Trading lessons from a “Blue Monday”

  • SPX drops more than 11% intraday as US goes on lockdown
  • Fed slashes rates to zero, fires up QE

It may not have been a “Black Monday,” but yesterday certainly qualified as blue, as the S&P 500 (SPX) dropped 12% as much of the US went into lockdown to slow the spread of the coronavirus:

Chart 1: S&P 500 (SPX), 2/18/20–3/16/20. S&P 500 (SPX) price chart. SPX falls 12%.

Source: Power E*TRADE

It was the SPX’s second-largest one-day loss since 1957, trailing only the Black Monday—October 19, 1987, when the SPX tumbled 20.47% in a single day. After the closing bell rang, the SPX was less than 2% from the the support level represented by its December 2018 bottom.

The move occurred even after the Fed slashed interest rates for the second time this month, and reintroduced the type of quantitative easing program it used in 2008-2009 to fight the financial crisis.

The following table shows two of this month’s biggest down days have muscled their way onto a top-10 list that had previously been dominated by 2008:

Chart 2: Largest S&P 500 (SPX) one-day sell-offs (1957–present). Two of SPX’s biggest intraday declines in March 2020.

Source: Power E*TRADE

The message is clear: We are in an exceptional environment—not unprecedented, but certainly on par with other market shocks of recent decades—and while there may be opportunities for extremely accomplished and experienced market players, traders need to respect the risks that come with such conditions.

While the worst thing traders and investors can do in such situations is let their emotions get the best of them, this is not an environment to take lightly. If we take history as our guide, the market is known to punish those who trade casually or too aggressively.

Nothing lasts forever, though. Remember, in October 2008, which was host to five of the 10 worst intraday sell-offs of the past six decades, the end of the selling was not too far away, even if few people may have believed it at the time.

Trade safe, and trade smart.

Goldman gives itself more wiggle room: Over the weekend, Goldman Sachs, which on March 11 forecasted a mid-year SPX target of 2,450, allowed that if the economic repercussions of the coronavirus worsen, the index could find its bottom closer to 2,000.

The good news on the virus front: Yes, there is some. While Europe and the US go into lockdown mode, new cases in the original coronavirus epicenter—Hubei province, China—have slowed to a trickle. Last Thursday, for example, just eight new cases were reported,2 and last week China closed the last of the 16 emergency hospitals it had built in Wuhan to treat coronavirus patients.3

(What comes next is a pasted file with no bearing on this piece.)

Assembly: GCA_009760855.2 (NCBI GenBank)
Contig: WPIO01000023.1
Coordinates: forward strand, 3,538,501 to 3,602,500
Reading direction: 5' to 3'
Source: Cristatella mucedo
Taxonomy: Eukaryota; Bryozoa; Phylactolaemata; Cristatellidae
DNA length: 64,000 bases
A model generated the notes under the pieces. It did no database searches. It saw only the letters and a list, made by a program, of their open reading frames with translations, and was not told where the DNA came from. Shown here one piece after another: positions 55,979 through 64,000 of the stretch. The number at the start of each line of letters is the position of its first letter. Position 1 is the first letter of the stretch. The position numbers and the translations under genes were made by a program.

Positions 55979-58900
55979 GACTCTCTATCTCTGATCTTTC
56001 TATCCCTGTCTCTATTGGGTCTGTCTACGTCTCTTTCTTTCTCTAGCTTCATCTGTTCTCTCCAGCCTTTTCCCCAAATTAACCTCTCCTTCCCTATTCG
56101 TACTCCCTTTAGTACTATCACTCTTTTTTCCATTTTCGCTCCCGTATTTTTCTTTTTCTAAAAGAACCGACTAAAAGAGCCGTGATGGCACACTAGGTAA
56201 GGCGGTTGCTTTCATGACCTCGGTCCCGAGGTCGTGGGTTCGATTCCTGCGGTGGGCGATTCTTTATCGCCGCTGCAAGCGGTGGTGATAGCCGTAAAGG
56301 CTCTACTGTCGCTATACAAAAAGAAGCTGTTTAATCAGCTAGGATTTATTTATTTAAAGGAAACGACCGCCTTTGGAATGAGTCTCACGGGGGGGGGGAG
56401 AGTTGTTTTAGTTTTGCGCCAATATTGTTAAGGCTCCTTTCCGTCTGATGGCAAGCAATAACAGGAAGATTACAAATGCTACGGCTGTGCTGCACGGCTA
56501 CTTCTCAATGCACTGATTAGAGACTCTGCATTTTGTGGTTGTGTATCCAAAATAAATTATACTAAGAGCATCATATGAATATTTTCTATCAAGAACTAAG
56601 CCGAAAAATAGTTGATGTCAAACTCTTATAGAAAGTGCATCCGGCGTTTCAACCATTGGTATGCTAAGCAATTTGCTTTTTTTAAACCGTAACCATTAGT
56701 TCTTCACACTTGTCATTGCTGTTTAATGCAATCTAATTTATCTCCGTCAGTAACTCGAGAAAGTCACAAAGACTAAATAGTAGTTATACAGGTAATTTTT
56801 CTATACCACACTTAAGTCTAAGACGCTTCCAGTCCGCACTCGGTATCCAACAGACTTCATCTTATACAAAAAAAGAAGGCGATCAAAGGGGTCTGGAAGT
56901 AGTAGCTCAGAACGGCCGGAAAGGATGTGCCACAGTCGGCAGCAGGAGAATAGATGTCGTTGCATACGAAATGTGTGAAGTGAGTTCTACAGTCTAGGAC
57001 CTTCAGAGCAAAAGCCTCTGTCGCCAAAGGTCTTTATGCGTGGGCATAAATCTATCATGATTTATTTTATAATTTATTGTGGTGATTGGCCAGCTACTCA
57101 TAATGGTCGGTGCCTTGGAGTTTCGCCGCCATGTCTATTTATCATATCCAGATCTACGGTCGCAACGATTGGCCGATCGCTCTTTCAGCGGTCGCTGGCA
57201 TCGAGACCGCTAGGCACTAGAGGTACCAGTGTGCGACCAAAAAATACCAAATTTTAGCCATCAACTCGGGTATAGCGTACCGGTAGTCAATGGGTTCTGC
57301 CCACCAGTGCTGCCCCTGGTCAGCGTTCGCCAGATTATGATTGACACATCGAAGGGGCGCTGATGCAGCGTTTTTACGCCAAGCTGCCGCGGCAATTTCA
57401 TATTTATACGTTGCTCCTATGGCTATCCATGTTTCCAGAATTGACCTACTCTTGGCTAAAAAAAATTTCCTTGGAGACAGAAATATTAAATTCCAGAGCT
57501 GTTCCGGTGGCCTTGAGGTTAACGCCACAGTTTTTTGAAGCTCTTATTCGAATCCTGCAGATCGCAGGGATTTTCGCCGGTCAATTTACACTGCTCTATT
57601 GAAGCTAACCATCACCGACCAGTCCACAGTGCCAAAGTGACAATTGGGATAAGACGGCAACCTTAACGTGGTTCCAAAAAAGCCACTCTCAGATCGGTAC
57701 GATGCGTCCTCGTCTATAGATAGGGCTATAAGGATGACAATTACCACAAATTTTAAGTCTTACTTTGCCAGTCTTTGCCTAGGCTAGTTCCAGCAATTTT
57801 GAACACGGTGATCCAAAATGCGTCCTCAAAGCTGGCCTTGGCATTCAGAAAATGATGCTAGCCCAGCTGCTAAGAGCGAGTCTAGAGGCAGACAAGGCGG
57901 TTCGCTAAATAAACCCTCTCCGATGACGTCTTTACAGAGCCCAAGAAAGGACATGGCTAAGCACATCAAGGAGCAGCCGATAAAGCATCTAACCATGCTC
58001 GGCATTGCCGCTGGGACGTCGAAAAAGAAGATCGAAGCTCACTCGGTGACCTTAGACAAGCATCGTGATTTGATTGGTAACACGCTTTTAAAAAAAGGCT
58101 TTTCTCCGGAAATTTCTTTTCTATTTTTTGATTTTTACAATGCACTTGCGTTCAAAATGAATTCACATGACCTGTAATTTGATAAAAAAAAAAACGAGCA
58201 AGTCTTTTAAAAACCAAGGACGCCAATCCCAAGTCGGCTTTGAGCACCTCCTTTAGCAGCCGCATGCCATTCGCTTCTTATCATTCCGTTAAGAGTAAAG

The trajectory of the virus in several Pacific Rim nations may also provide hope to countries that move quickly to combat it. Despite being one of the first countries outside China to experience a widespread outbreak, South Korea’s aggressive testing and containment measures appeared to limit the damage, and led authorities last week to express cautious optimism that cases had peaked.4

Singapore and Taiwan have avoided widespread outbreaks, while Hong Kong, and Japan have significantly slowed infection rates, which many experts attribute to a formula of travel restrictions, testing, contact identification, and strict quarantines.5

Circuit breaker update: On Monday, the U.S. stock market’s initial (-7%) circuit breaker triggered for the third time in a week. The good news is that, so far, the stoppages appear to be doing what they’re supposed to—the market has rebounded, at least temporarily, after each of the halts.

Trading is suspended in US stocks when the S&P 500 (SPX) falls a certain percentage below the previous day’s closing price:

Circuit breaker 1: If the SPX falls 7% below the previous day’s close, trading stops for 15 minutes.

Circuit breaker 2: If the SPX falls 13% below the previous day’s close—before 3:25 p.m. ET—trading stops for 15 minutes. (If the SPX falls 13% after 3:25 p.m. ET, trading doesn’t stop.)

Circuit breaker 3: If the SPX falls 20% below the previous day’s close, trading stops for the remainder of the day, regardless of the time.

Stock index futures use the same circuit-breaker thresholds, but they have an additional rule for the after-hours market: Trading is halted after any 5% move above or below the previous day’s close that occurs outside the stock market’s regular trading hours of 9:30–4 p.m. ET.

Today’s numbers (all times ET): Industrial Production (9:15 a.m.), Housing Market Index (10 a.m.), Business Inventories (10 a.m.), JOLTS (10 a.m.).

Today’s earnings include: Baxter (BAX), FedEx (FDX).


Click here to log on to your account or learn more about E*TRADE's trading platforms, or follow the Company on Twitter, @ETRADE, for useful trading and investing insights.  

1 Goldman Sachs Warns S&P 500 Might Not Bottom Until 2,000. 3/15/20.

2 China’s number of daily new coronavirus infections has fallen into the single digits. 3/13/20.

3 All 16 temporary hospitals in Wuhan closed. 3/10/20.

4 South Korea has 'passed the peak' of the coronavirus outbreak, health minister hopes. 3/9/20.

5 Financial Times. Containing coronavirus: lessons from Asia. 3/13/20.

What to read next...

What was shaping up to be the second-worst week for stocks since 1960 turned out to be only the second-worst week of 2020.

With the S&P 500 off more than 20% from February’s highs, many traders will be looking to history to try to figure out the market’s next move.

In volatile market conditions, objectivity can be the most precious commodity of all.

Looking to expand your financial knowledge?